Clarifying Christian Lindholm's soap making analogy, he went on to state that Samsung's "products get you clean, lathers well. However, they do not know how to make perfumes, an industry where margins are significantly higher. Perfume is an experience. Perfume is meant to seduce, make you attractive and feel good. You love your perfume, but you like your soap." He went on to state that "designing something people can love is an art, which requires risk taking and is based more on experience than data. The report further stated that "Samsung needs to learn to lead more. They analyze all creativity to death, they lack self-confidence." Another case in point is the Samsung Galaxy SIII. It ended up being just more soap with its cheap plastic encasement. Who lusts for cheap plastic?
On another note, Samsung and their partner Google don't have a clue as to how to deliver innovative software like Apple's iOS, iLife or iWork, let alone iTunes. So Samsung is left with playing with crumbs like enlarging a display or working with carriers to offer consumers with zero down-payment on a new phone.
Consumers on the lower end of the market, mainly teens, sure love zero down, but that's not innovation. With more cheap phones, Samsung gains more cheap market share and with that comes false market readings about market share leaders being innovators.
And based on these market falsehoods come enlightening reports from established tech news leaders with headlines that read: "Apple is done, says teens." You know the report is off-the-wall when it states things like "Future adults allegedly believe, according to research, that Apple isn't cool any more. They're more impressed by Samsung's Galaxy and Microsoft's Surface. Okay, let's get real here: does the latter statement even pass the laugh test; Microsoft's Surface – at this point in time?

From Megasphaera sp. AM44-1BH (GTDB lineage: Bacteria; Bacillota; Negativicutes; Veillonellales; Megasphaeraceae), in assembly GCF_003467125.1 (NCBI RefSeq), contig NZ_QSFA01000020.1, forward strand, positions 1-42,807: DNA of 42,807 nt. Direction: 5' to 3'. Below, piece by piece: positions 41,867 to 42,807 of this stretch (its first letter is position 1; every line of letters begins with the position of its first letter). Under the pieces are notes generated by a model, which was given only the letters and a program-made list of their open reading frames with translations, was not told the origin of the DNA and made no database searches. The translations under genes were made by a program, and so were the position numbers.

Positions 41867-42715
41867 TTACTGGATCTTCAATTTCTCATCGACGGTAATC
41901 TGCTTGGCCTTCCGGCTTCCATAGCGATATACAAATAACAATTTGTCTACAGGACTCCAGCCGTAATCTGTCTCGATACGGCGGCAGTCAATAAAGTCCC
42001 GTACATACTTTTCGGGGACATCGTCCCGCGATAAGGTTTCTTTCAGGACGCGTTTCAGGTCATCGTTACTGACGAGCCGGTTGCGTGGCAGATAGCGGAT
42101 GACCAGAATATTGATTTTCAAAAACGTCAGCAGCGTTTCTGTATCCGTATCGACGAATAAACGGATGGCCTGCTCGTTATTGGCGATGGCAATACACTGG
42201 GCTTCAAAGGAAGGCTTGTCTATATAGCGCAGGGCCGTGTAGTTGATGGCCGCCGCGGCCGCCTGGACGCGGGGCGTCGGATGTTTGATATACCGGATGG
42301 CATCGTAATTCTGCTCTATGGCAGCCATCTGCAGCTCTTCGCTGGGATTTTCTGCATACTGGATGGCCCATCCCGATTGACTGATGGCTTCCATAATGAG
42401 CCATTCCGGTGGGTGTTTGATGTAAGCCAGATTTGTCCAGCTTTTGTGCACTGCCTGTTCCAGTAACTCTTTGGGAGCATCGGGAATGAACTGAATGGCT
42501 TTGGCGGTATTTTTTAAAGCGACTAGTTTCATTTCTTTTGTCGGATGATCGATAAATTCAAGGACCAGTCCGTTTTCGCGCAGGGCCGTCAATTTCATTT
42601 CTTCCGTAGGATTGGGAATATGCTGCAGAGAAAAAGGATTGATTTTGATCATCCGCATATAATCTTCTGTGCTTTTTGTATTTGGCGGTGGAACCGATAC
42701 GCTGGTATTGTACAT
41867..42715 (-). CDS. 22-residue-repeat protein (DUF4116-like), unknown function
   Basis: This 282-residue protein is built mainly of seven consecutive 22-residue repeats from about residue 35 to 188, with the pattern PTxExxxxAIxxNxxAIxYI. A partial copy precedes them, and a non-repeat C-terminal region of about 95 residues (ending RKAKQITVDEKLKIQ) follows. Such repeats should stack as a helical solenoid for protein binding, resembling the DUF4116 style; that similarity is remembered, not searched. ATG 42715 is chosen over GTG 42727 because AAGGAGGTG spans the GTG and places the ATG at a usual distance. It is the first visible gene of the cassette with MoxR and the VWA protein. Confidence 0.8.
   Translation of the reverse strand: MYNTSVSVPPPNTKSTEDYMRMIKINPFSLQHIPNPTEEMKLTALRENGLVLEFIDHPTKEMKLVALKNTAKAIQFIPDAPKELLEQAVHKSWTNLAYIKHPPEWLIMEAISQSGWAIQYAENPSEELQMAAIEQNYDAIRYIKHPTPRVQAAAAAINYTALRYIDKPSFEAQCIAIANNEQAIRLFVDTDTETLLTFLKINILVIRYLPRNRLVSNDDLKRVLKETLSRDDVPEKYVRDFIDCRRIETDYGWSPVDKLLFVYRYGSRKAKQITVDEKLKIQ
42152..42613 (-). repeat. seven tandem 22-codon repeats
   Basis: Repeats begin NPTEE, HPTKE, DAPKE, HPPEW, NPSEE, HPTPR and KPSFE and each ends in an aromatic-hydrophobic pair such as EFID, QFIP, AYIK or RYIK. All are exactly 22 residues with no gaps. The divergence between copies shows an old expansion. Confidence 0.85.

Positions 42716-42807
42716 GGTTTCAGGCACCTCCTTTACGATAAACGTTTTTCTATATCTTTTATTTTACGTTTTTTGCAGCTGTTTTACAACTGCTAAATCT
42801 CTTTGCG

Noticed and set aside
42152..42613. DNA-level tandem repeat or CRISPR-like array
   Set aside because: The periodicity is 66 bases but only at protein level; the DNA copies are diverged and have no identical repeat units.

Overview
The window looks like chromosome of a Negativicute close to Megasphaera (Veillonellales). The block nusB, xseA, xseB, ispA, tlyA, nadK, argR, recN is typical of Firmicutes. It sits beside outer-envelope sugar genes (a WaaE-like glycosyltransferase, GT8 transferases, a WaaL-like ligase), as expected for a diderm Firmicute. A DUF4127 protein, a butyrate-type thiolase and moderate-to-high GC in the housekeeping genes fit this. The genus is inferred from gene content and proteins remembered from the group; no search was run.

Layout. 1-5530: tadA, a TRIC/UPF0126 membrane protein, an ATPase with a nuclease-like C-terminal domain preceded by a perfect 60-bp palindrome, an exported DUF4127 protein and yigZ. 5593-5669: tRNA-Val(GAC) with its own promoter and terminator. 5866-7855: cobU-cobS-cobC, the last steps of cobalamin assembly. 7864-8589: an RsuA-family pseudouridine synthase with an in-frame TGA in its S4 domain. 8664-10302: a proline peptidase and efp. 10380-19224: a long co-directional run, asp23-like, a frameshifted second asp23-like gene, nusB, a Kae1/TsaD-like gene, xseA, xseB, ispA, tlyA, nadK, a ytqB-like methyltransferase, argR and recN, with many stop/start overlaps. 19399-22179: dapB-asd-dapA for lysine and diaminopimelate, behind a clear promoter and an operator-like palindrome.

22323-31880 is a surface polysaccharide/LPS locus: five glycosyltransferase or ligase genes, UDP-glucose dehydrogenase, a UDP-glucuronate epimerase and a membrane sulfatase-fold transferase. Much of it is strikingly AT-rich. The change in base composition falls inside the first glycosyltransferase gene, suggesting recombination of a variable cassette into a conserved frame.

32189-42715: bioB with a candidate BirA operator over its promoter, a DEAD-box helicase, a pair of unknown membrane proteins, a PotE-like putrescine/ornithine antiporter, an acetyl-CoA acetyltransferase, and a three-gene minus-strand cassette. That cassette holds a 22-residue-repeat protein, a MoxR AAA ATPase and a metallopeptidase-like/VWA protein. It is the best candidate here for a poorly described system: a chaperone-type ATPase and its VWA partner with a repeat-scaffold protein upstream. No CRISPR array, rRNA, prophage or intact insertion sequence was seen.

The author of that report also in-part measured his opinion on three puma-stealing teens as a measuring stick as to Apple being "done." That's not to single out CNET because the media in general are falling over themselves to write Apple off recently. We pointed to this trend earlier this week and it's likely not to slow down anytime soon.
In the end, to answer the Korea Times question, can Samsung be cooler then Apple? The answer today is a flat out no. While their report did in fact point to a few hopeful features coming out later this year, it still won't be enough to beat Apple out on what is truly cool, or more importantly, innovative. While Samsung may in fact have a few ingenious ideas on paper for the future, so does Apple as our site proves throughout the year.
For now, the Koreans have a dream, and you can't blame them for that. But it's a dream they'll likely have to hold on to for some time to come. But on the count of being innovative, I do see where Samsung is innovative. They worked with Apple just to end up backstabbing them with copycat products and now they're doing the same thing with Qualcomm. Yes, they're innovators at being the very best copycats on the market today and will likely be for decades to come.
Source: Korea Times